Vasily Kandinsky started his rise to fame as an abstract painter with the “Jack of Diamonds” exhibition sponsored by Nikolai Riabushinsky, a vigorous patron of young brilliant artists. Kandinsky was part of the group of artists, who “declared a war on the realist tradition and shocked the public with their art” (Figes, 212).
Interestingly, Kandinsky did not always aspire to be an artist. Originally he studied anthropology at Moscow University. In his last year of school he became ill, and shortly after graduation went to the Komi region to recover. His main goal soon became “to study the beliefs of [Komi’s] Finno-Ugric tribes” (Figes, 358). However, his curiosity was also somewhat personally driven, as his family “was descended from Tungus tribe [from] Amur river in Mongolia” (Figes 360). Through time, the tribe moved to the Ob’ and Konda rivers (Kandinsky derives his surname from the river Konda), where “they intermingled with the Ostiaks and the Voguls [and] intermarried with the Komi people” (Figes 361).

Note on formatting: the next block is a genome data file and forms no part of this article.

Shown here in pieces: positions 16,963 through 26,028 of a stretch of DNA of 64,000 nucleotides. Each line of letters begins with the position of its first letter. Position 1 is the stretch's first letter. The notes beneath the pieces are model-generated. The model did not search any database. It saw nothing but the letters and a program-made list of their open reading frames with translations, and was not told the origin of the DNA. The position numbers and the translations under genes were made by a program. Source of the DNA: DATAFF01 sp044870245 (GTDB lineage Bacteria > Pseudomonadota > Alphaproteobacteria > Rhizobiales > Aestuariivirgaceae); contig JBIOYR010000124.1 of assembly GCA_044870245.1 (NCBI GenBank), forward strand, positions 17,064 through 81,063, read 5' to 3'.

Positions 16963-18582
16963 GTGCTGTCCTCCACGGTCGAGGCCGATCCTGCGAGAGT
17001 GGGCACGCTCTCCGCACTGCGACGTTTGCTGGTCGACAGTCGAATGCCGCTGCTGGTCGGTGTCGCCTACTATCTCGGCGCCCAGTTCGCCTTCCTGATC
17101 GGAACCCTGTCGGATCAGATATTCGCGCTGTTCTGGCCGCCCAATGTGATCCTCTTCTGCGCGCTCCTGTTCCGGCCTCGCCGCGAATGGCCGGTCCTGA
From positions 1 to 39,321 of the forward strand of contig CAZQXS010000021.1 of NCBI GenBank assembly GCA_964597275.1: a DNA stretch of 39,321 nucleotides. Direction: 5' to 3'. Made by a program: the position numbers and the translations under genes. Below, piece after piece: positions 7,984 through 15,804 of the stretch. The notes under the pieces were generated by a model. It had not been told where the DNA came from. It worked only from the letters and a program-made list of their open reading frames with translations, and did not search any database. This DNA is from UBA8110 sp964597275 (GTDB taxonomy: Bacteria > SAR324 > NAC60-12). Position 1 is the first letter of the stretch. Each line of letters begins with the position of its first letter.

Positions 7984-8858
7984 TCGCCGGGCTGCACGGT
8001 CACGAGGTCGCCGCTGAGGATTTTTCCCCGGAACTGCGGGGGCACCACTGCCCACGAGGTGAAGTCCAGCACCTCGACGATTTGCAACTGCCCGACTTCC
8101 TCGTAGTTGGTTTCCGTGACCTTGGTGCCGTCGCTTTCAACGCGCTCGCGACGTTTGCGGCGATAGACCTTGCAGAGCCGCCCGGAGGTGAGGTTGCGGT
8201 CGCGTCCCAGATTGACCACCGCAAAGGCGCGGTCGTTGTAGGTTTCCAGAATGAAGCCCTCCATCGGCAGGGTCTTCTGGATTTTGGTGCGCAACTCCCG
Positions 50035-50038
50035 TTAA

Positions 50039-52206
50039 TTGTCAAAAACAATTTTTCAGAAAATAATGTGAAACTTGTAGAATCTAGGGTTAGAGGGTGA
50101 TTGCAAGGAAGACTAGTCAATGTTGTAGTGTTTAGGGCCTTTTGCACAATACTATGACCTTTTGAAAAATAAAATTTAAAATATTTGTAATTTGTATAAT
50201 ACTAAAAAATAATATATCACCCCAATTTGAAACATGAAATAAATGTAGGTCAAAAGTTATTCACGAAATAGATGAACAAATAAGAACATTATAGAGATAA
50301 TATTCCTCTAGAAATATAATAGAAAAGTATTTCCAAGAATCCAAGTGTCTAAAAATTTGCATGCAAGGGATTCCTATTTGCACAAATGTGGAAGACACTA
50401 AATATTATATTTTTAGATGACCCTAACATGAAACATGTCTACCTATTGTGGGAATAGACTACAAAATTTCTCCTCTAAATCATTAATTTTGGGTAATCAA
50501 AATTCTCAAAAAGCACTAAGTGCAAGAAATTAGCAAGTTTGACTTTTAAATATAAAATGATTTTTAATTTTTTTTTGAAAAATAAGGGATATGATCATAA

The timing of his trip could not have been better, as Russia was in the middle of a major debate over the roots of its folk culture. Kandinsky’s findings in Komi region provided much evidence to support the ongoing theory that majority of Russian customs originated in Asia. His works were widely read and discussed, providing great insight to deep connections between Asiatic tribes and Russian people.
Questions for discussion in class:
Which Kandinsky’s works had a greater influence on Russian culture: anthropological findings or the art?
Is Kandinsky a Petersburg artist? What does it mean: the Petersburg artist?
By Yevgeniya Derevyannykh and Barry O’Keefe